The financial crisis in 2008 was triggered by risky investments of banks. This time the trigger of the possible crisis may be the lockdown of consumption and business activity of companies that need credit to survive. They are trying to stock up on cash, regardless of whether they need it right now or not. The demand for corporate credit has risen to an unprecedented level, which puts the banks’ liquidity at risk and makes it more difficult for banks to maintain the ratios required by the regulators. If companies begin to file for bankruptcy, banks will run into difficulties as well.

The duration of the pandemic will be critical to the credit risk. A severe, but relatively short-lasting economic downturn will deteriorate the situation of the weakest banks and companies from affected industries, but it will spare the biggest, well-capitalized banks. Nevertheless, a persistent recession may have broader implications.

How are governments responding?

The shutdown of thousands of companies which have obligations towards their employees, banks and suppliers poses a risk of a deep liquidity crisis, which could result in a surge in bankruptcies. Such a situation can be observed in all the countries afflicted by the pandemic. The natural response of governments and central banks is to provide companies with funds in order to keep up liquidity.

On March 20th, 2020, representatives of the US President Donald Trump embarked on negotiations with both Republican and Democrat senators to prepare a rescue package worth USD1 trillion. The leader of the Senate Republican majority, Mitch McConnell, presented a proposal to provide taxpayers with cheques worth USD1,200 plus USD500 per child, USD300bn in loans for small companies to help them retain jobs, and USD208m in loans for airlines and other industries. The airlines alone would receive aid amounting to USD50bn. The benefits would not cover households with incomes exceeding USD75,000 per year (or USD150,000 per couple). Loans for businesses would be cancelled if the employers retain jobs.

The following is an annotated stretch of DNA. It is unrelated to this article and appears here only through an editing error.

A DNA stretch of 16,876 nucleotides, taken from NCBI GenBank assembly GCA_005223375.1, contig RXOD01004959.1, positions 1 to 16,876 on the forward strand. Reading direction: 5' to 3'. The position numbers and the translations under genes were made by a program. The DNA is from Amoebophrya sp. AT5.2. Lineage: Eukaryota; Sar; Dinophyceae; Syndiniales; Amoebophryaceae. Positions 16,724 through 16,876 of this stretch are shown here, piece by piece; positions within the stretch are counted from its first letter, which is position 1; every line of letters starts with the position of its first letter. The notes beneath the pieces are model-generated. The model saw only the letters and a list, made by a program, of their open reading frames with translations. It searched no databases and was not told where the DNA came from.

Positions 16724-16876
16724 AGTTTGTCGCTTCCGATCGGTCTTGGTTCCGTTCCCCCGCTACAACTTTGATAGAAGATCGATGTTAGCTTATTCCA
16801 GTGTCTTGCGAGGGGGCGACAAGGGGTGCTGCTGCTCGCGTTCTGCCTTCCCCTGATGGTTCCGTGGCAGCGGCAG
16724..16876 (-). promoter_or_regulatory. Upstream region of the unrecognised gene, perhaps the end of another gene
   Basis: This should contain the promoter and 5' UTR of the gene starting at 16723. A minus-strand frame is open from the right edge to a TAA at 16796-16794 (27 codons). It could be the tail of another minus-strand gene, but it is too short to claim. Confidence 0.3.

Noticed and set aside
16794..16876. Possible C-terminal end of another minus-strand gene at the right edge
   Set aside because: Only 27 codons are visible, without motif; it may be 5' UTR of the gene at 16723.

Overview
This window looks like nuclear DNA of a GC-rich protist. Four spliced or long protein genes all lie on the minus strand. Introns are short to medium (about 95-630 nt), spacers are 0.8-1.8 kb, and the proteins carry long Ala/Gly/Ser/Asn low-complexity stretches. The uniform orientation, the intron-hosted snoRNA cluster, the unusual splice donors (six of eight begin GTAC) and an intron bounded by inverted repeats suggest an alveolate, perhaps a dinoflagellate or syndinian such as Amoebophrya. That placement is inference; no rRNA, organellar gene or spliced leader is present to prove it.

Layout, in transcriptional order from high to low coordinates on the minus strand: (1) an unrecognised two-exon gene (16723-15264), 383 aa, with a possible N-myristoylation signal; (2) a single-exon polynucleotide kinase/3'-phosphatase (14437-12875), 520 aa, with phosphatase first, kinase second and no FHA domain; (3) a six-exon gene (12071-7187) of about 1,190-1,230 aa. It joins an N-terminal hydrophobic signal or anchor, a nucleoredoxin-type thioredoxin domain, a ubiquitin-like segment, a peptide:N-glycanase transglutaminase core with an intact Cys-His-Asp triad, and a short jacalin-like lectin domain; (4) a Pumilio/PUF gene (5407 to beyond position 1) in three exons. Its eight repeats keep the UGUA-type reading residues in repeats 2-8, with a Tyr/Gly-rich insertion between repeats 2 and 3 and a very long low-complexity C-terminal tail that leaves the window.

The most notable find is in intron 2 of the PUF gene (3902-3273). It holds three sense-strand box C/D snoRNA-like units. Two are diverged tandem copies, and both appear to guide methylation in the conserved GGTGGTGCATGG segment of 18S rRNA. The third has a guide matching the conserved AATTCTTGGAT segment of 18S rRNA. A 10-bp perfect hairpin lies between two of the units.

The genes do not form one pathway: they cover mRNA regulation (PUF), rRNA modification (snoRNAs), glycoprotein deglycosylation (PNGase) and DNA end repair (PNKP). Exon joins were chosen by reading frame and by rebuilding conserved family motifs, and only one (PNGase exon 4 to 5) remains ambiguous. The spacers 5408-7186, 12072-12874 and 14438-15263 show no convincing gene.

Democrats argued that the plan is not sufficient, while some Republicans think that it goes too far. Democrats had different ideas on providing aid to Americans, namely by pouring more money into the existing unemployment insurance system.

On the same day, the UK government announced a rescue package for the UK economy. It promises that the state will provide up to 80 per cent to the salaries of the employees of closed workplaces. Up to GDP2,500 in subsidies is to be paid monthly for three months. Chancellor Rishi Sunak said that the rescue package — including allowing companies to hold on to GBP30bn of VAT till the end of June, cash subsidies for small companies and aid for the self-employed, tenants and the unemployed — was one of the most comprehensive schemes in the world.

If a million people apply for the support, the program might cost around GBP 3.5 billion. It is likely that there will be more applications as the most afflicted sectors, such as the hotel industry and tourism, employ 3 million people. Sunak declared that the government would support “as many jobs as necessary”. GBP 7 billion will be spent on strengthening the country’s social safety net. The whole program is to cost approximately GBP50bn, more than 2 per cent of GDP. The government is also working on a support scheme for airlines, including British Airways. The scheme is planned to be similar to the American TARP from 2008 — companies will be recapitalized by the state, which will take over part of their shares.